The obstacle of technological distraction is best overcome by personal engagement. While social media is a major contributor to the obstacles teachers, youth ministers, and parents face alike, there is no substitute for real authentic connection. Maybe this will be an encouragement to parents, teachers, and student pastors out there, you don’t have to be up on the latest slang, tik-tok dance, or trend to make an impact. Gen Z just needs to know you are there and that you care.

MCDOWELL: Is apologetics training important for this generation, and if so, why? What issues are they wrestling with?

PETERSON: Apologetics training is crucial because it equips individuals with the knowledge and skills to defend their faith. Gen Z lives in an age where there are a myriad of voices telling them what they should think, say, or do. A recent Barna (2022) study indicated, “Less than 4% of Generation Z have a Biblical worldview.”

As a result, three major issues Gen Z wrestle with include:

Gen Z needs a mature and rich worldview to biblically defend their beliefs (Barna, 2023). There is an urgency to help students see clearly with “Bible eyes.” It is our responsibility to personally train them in this truth and point them to Jesus. Ultimately, apologetics provides the answers necessary for Gen Z to develop a robust and informed faith.

MCDOWELL: What surprised you most in your research?

PETERSON: The impact of the Jesus revolution in the late sixties and early seventies. There are lots of similarities between that generation and this one culturally. I am praying and hoping that God would again bring a revival that sweeps our nation for His glory! Scripture reveals that God used teenagers to impact the world (Matt. 17:24 – 27; Luke 3:23). And most revivals throughout history started with you guessed it, youth (Senter, 2010)! While Gen Z has its own challenges, there is a great deal to be excited about for this generation and the impact they will have for the Kingdom! With over 2 billion people a part of Gen Z, a revival in this era could be a means of saving more people than both Great Awakenings, the Azusa revivals, and every Billy Graham crusade conversion combined (Pinetops Foundation, 2021).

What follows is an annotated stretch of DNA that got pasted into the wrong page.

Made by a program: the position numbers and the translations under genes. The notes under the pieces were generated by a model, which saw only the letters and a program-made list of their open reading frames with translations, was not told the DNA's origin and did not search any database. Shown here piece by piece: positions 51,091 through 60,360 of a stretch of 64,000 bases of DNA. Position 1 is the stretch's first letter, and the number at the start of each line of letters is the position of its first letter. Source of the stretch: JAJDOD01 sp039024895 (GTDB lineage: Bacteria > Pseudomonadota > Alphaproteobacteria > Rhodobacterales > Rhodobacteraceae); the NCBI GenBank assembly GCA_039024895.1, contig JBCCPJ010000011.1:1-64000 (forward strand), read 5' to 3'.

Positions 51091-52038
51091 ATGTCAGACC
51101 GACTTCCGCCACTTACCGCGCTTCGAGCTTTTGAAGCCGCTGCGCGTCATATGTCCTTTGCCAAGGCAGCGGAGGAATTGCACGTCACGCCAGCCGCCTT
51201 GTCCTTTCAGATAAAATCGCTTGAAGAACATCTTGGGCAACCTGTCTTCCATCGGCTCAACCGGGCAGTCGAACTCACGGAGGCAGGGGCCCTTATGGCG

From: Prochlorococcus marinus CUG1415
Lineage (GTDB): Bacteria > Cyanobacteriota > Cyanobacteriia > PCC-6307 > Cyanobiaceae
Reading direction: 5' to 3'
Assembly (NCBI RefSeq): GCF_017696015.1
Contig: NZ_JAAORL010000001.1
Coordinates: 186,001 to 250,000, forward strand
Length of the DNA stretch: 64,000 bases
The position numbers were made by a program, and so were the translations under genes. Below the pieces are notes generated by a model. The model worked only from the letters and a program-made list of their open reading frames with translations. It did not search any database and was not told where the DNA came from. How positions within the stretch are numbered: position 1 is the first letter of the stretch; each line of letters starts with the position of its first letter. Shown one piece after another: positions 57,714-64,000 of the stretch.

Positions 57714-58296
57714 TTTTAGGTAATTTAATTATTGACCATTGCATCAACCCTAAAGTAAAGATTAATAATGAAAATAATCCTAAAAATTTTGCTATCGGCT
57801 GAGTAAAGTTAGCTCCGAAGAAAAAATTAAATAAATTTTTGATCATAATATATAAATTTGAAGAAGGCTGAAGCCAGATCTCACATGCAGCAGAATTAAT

MCDOWELL: What are the best practices that effective ministers do to engage this generation?

PETERSON: Effective ministry is precisely what my research explored. Six best practices were discovered in reaching Generation Z most effectively: gospel clarity, creating opportunities, intentional environment, personal invitation, diligent follow-up, and public celebration.

The thriving student ministry practices were effective means of overcoming obstacles, connecting with Gen Z, and increasing student baptisms. The participants had different ways of conducting these practices in their student ministries. While I go into depth about each one in my dissertation (Thriving: Best Student Ministry Practices for Reaching Generation Z Effectively), here is a snippet on the three most shared traits of thriving student ministries: (1) Gospel Clarity, (2) Personal invitation, (3) Diligent follow-up

Ultimately, each of the six best practices helped to reach students more effectively. And student ministries with all or most of the practices had not only more baptisms per capita, but greater impact in engaging Gen Z with the gospel.

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If you are looking for a book to offer practical strategies for reaching Gen Z, check out my book with J. Warner Wallace: